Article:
Part 10 in Thurmount Holiday (see the category “Thurmount Holiday” for the other entries).
If it seems like there’s a lot of singing around Thurmount, there is. It probably stems from our Appalachian roots which require that we have fiddles, banjos, and guitars always in reach. How Will got to be as musical as the rest of us since his family came to Thurmount from Sweden via Minnesota is kind of a conundrum.
The Watsons have been hosting a caroling party for as long as I can remember. Knowing that we would be walking along snowy, cold Pendleton Street, I didn’t give a lot of thought to what I’d wear because comfort trumps looks to me when it’s freezing, but notice that Luanne, having no such qualms, has dressed in a miniskirt and short boots showing off her legs. I am going to have to up my game. Seriously.
Around 25 of us walk along singing, our breaths rising white in the dark evening. I hear Will a good distance behind me, his baritone pure and deep. Blake walks next to me and tries to engage in small talk when there’s a break in the music.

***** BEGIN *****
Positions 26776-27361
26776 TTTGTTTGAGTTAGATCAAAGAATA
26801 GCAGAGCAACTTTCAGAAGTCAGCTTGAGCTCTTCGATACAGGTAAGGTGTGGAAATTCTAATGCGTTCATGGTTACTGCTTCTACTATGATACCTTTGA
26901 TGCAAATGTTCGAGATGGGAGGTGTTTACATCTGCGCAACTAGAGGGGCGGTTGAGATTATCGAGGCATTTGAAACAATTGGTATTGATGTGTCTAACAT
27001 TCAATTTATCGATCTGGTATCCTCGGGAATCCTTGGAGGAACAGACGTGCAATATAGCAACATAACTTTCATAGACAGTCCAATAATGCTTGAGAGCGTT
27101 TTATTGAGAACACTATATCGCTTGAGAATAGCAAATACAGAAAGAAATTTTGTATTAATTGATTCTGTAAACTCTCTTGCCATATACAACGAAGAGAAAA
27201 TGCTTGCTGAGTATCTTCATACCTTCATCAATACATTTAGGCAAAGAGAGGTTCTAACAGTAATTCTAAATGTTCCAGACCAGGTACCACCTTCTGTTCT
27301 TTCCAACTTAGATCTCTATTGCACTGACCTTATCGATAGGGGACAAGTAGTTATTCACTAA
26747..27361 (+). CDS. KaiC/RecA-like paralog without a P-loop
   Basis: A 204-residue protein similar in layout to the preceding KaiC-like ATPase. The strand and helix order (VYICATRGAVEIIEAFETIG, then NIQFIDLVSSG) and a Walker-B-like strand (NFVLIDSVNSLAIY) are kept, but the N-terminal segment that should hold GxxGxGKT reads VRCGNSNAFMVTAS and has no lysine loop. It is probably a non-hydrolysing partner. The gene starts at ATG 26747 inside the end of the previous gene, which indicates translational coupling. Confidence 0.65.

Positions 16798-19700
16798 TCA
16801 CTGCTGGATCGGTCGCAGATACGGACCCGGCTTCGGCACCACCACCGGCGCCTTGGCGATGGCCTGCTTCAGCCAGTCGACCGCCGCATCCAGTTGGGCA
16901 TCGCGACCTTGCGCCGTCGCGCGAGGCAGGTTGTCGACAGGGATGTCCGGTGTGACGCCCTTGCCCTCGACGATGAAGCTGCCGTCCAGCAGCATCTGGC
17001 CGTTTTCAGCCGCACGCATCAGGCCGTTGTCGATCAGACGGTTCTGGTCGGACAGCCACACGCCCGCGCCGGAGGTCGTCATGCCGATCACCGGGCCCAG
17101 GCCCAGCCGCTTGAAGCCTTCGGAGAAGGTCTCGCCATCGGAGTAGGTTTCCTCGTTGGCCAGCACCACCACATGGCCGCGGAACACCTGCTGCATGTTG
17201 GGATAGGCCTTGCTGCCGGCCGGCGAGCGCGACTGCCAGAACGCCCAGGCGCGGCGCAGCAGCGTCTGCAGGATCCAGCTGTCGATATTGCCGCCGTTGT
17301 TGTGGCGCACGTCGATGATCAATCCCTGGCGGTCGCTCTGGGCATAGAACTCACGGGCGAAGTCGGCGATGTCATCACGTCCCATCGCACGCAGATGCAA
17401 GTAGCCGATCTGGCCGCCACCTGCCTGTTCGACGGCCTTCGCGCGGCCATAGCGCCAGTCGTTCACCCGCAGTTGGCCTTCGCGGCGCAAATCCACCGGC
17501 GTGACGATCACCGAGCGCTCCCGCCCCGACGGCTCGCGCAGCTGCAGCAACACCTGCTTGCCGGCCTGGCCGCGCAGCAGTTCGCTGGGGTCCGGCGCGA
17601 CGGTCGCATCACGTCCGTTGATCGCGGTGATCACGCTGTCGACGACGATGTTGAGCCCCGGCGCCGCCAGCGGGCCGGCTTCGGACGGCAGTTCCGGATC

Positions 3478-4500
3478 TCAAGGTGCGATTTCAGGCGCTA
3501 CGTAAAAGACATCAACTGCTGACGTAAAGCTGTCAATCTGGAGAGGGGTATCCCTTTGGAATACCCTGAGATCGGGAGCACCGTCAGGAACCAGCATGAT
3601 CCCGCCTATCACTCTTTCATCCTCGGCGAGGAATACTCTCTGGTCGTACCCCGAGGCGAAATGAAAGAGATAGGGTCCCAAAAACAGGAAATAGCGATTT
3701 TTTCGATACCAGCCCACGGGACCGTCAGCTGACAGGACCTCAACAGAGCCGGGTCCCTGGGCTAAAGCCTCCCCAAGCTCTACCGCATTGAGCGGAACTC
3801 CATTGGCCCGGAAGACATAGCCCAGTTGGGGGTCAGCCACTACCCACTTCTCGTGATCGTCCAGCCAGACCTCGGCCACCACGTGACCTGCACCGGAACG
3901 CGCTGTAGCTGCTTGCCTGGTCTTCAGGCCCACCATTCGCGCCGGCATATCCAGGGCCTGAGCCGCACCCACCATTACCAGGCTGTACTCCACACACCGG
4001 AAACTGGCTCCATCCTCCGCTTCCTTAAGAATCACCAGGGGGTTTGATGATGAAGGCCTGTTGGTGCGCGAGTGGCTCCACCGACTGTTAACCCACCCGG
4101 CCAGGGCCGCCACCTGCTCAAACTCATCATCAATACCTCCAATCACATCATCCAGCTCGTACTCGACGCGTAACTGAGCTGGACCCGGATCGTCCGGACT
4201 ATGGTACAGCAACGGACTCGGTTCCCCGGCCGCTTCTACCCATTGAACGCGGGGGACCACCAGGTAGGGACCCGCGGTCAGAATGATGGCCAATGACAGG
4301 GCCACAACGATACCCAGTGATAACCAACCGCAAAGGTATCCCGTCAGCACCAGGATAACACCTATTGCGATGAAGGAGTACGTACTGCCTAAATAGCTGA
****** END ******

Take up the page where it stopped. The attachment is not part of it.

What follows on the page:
“I’m sorry,” Blake says.
I glance at him and then behind me. “Are you talking to me?”
“Look, Mom read me the riot act. She says I’ve been acting like a real dick. My word not hers.”
“You needed her to tell you that?” I ask. “When some of these nasty things have been coming out of your mouth, you never just stopped and thought: well, that’s not nice?”
“Maybe. Accept my apology.”
He grabs my arm and pulls me away from the other carolers. “Kayla, I am sorry. Breaking up with you was a huge mistake. I’m never going to find someone as smart and funny and as pretty as you.”
“That’s from your Mom too, right?”
He smiles. “Kind of.”
“At this rate I would be dating your Mom.”
“Ha. Funny. I’d like for us to give it another try.”
My eyes follow the carolers. Will is looking at us, but his arm is linked with blonde bombshell Luanne’s and she’s looking at him like he’s the best thing since whip on coffee. I raise my chin. I am not going down without a fight. I angle to kiss Blake on the cheek, but he moves his head so that my lips land on his instead. Then there’s tongue. Then there’s me thinking: yuck. I press my hands against his chest and push back.
“I’ll think about it, but I’m really thinking it’s not likely to work,” I say. I don’t add that that kiss pretty much decided the issue. See, I can be nice.
“Think about it, Kayla. All I want for Christmas is you,” Blake says. I guess I should be glad he didn’t just start singing it.
I look back at Will. He, Megan, and Luanne have stopped and are just staring at me with their mouths hanging open.